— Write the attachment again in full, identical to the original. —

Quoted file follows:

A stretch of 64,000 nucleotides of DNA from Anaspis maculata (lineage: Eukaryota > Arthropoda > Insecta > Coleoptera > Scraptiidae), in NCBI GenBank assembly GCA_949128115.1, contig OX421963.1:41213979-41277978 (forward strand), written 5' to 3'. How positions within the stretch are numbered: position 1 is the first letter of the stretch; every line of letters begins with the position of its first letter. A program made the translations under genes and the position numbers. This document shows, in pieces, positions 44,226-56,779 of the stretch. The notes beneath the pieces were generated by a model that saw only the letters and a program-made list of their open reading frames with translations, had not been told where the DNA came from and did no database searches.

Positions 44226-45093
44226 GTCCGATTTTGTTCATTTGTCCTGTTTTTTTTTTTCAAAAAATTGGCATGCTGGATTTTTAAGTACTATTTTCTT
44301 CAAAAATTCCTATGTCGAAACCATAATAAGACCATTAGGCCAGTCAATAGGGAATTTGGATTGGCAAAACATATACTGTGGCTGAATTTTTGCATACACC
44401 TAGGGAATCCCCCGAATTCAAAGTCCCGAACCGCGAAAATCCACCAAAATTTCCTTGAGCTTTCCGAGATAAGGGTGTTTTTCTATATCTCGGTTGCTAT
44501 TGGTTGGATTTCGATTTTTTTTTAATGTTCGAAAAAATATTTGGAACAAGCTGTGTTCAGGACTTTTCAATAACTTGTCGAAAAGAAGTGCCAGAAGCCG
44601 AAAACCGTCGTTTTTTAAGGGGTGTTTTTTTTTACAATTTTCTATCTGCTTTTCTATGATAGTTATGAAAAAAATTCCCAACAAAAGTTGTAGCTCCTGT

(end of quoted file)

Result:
A stretch of 64,000 nucleotides of DNA from Anaspis maculata (lineage: Eukaryota > Arthropoda > Insecta > Coleoptera > Scraptiidae), in NCBI GenBank assembly GCA_949128115.1, contig OX421963.1:41213979-41277978 (forward strand), written 5' to 3'. How positions within the stretch are numbered: position 1 is the first letter of the stretch; every line of letters begins with the position of its first letter. A program made the translations under genes and the position numbers. This document shows, in pieces, positions 44,226-56,779 of the stretch. The notes beneath the pieces were generated by a model that saw only the letters and a program-made list of their open reading frames with translations, had not been told where the DNA came from and did no database searches.

Positions 44226-45093
44226 GTCCGATTTTGTTCATTTGTCCTGTTTTTTTTTTTCAAAAAATTGGCATGCTGGATTTTTAAGTACTATTTTCTT
44301 CAAAAATTCCTATGTCGAAACCATAATAAGACCATTAGGCCAGTCAATAGGGAATTTGGATTGGCAAAACATATACTGTGGCTGAATTTTTGCATACACC
44401 TAGGGAATCCCCCGAATTCAAAGTCCCGAACCGCGAAAATCCACCAAAATTTCCTTGAGCTTTCCGAGATAAGGGTGTTTTTCTATATCTCGGTTGCTAT
44501 TGGTTGGATTTCGATTTTTTTTTAATGTTCGAAAAAATATTTGGAACAAGCTGTGTTCAGGACTTTTCAATAACTTGTCGAAAAGAAGTGCCAGAAGCCG
44601 AAAACCGTCGTTTTTTAAGGGGTGTTTTTTTTTACAATTTTCTATCTGCTTTTCTATGATAGTTATGAAAAAAATTCCCAACAAAAGTTGTAGCTCCTGT